"Wavescan" is a weekly program for long distance radio hobbyists produced by Dr. Adrian M. Peterson, Coordinator of International Relations for Adventist World Radio. AWR carries the program over many of its stations (including shortwave). Adrian Peterson is a highly regarded DXer and radio historian, and often includes features on radio history in his program. We are reproducing those features below, with Dr. Peterson's permission and assistance.
Wavescan 429, March 16, 2003
VOA Relay Station on board the Battleship Texas
It is quite well known in the radio world that the Voice of America was on the air from the radio ship "Courier" while it was anchored in the harbor at the island of Rhodes in the eastern Mediterranean. However, it is not quite so well known that VOA was on the air in earlier times from many other radio ships, in fact, anywhere up to a dozen. On this occasion we trace the story of the very first endeavor on the part of the Voice of America into radio broadcasting from a ship, the navy vessel Texas 2.
This massive warship, the Texas 2, was launched at Newport News in Virginia way back in the year 1912. It was close to 600 feet long, and more than 100 feet wide. The total weight of this ship was 34,000 tons.
The USS Texas achieved two moments of fame in its illustrious career spanning 36 years. In the year 1919 it was the first American battleship to launch experimental aircraft at sea, and in 1942 it acted as the first seaborne relay station for the Voice of America. This ship was decommissioned just six years later, in 1948.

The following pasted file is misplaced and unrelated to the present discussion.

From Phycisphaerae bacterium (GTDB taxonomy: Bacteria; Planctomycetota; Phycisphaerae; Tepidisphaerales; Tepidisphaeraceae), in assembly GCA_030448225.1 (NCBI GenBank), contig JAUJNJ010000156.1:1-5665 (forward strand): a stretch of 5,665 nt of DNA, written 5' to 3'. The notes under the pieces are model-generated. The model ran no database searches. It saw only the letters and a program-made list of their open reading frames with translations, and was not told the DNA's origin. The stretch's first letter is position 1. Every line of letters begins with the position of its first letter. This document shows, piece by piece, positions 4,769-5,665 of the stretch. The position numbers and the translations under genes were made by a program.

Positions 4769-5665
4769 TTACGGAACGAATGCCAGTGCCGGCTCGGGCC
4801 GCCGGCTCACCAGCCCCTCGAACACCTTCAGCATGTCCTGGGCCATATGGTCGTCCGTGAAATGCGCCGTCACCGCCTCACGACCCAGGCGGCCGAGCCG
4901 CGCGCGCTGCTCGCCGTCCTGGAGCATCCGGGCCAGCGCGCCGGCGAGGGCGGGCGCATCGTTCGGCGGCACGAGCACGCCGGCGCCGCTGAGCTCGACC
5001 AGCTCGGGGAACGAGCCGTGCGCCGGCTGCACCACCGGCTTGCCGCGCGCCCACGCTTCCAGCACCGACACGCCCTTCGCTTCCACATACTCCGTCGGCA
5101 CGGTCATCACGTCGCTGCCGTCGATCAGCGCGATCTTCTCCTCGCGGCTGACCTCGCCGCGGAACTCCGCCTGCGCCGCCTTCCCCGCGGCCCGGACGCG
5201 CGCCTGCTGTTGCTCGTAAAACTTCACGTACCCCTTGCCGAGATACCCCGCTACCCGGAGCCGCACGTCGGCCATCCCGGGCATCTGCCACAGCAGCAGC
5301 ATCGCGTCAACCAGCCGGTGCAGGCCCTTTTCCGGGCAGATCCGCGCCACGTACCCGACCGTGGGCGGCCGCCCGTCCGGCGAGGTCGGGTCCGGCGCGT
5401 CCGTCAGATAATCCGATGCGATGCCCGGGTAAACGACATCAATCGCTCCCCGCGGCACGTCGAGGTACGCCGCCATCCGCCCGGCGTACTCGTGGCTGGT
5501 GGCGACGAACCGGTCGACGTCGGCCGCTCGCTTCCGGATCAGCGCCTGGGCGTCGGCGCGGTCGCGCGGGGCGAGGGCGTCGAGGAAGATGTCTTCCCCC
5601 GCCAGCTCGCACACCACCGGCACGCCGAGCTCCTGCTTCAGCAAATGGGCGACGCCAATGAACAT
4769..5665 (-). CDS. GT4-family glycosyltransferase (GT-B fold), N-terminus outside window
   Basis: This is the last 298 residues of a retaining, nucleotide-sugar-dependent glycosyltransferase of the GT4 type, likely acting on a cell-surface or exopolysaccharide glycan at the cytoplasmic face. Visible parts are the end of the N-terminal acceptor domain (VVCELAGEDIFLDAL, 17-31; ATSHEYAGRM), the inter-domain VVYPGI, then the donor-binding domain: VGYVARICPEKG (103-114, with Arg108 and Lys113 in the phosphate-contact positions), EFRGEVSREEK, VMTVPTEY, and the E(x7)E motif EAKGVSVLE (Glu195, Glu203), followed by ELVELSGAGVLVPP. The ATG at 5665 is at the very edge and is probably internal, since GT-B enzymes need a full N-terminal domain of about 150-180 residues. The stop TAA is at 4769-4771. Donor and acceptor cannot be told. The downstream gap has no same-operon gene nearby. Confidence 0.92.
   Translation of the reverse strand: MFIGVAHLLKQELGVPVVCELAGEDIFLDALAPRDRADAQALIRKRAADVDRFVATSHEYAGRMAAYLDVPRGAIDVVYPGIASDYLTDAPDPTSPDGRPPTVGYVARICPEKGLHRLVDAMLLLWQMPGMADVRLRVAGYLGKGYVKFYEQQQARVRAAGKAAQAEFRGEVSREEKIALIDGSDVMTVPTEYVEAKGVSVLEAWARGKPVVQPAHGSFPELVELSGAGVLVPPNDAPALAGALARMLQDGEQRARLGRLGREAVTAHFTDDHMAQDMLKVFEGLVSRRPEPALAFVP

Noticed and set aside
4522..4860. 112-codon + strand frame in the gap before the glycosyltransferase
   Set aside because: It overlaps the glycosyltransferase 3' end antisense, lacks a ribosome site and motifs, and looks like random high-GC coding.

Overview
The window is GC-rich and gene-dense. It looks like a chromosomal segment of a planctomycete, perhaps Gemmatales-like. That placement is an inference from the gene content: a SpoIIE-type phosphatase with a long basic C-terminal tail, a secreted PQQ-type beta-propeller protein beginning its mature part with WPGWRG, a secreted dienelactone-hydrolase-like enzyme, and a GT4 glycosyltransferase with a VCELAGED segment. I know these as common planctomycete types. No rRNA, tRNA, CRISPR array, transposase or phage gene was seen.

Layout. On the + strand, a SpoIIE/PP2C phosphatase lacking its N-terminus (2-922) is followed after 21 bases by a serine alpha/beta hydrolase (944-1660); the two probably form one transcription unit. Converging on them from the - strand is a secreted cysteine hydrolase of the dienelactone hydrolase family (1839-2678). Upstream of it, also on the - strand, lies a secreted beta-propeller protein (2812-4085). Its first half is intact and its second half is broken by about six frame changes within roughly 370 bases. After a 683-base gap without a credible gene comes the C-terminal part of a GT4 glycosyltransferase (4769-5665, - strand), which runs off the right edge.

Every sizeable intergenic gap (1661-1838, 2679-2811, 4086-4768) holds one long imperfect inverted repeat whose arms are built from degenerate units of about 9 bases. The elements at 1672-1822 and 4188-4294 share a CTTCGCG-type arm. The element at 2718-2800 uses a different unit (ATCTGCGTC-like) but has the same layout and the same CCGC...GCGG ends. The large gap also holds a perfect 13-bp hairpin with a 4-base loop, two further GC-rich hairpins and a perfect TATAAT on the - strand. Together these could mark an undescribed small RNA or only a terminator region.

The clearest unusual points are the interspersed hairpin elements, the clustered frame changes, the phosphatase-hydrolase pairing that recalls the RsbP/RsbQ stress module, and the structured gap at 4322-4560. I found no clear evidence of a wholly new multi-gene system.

These days, the Texas lies at anchor in the Jacinto State Park,
in the state of Texas, where it is now a historic museum piece
and a popular tourist attraction. Many postcards from the
days of its former glory are still available from postcard dealers
For the purpose of broadcasting to the people in coastal areas of Morocco in North Africa, a 5 kw medium wave transmitter was installed in the USS Texas, and this was tuned to the frequency 601 kHz. It is presumed that some form of test broadcasts were radiated in advance to ensure that the transmitter would function correctly at the time of the coming invasion.
Historic documents tell us that the first broadcast from the Texas was made around 4:30 am on November 8, 1942. At the time, the Texas was stationed in the Mediterranean off the coast of Rabat in Morocco, and the channel for this epic broadcast was the same as the mediumwave station ashore in Rabat.
On board the Texas were radio personnel from the Voice of America and the American OWI department. Programming for this first broadcast was in French and English, and it consisted of recorded messages and off-air relays from shortwave stations located in the United States and England.
The recorded speeches were broadcast in the French language by President Roosevelt and General Eisenhower. The presidentís message was delivered by an American diplomat pretending to be the president, though General Eisenhowerís message was delivered by the general himself.
The programming on the air from the Texas was presented in both French and English under the title the "Voice of Freedom," and the broadcast frequency from the mediumwave transmitter was changed a couple of times in an attempt to escape jamming.
In the early afternoon, the battleship Texas was ordered to approach the shore and to fire at targets on the land. The first salvo from the Texas damaged its intended targets on the land, and it also instantly destroyed the mediumwave transmitter due to the noise from the massive explosions and the jarring and shuddering caused by the recoil from the huge guns.
Thus, the first seaborne relay station, operated on behalf of the Voice of America, was on the air for no more than eight hours. It would seem that no QSLs were ever issued for these broadcasts, and the only people who heard this station were those who were in the area at the time.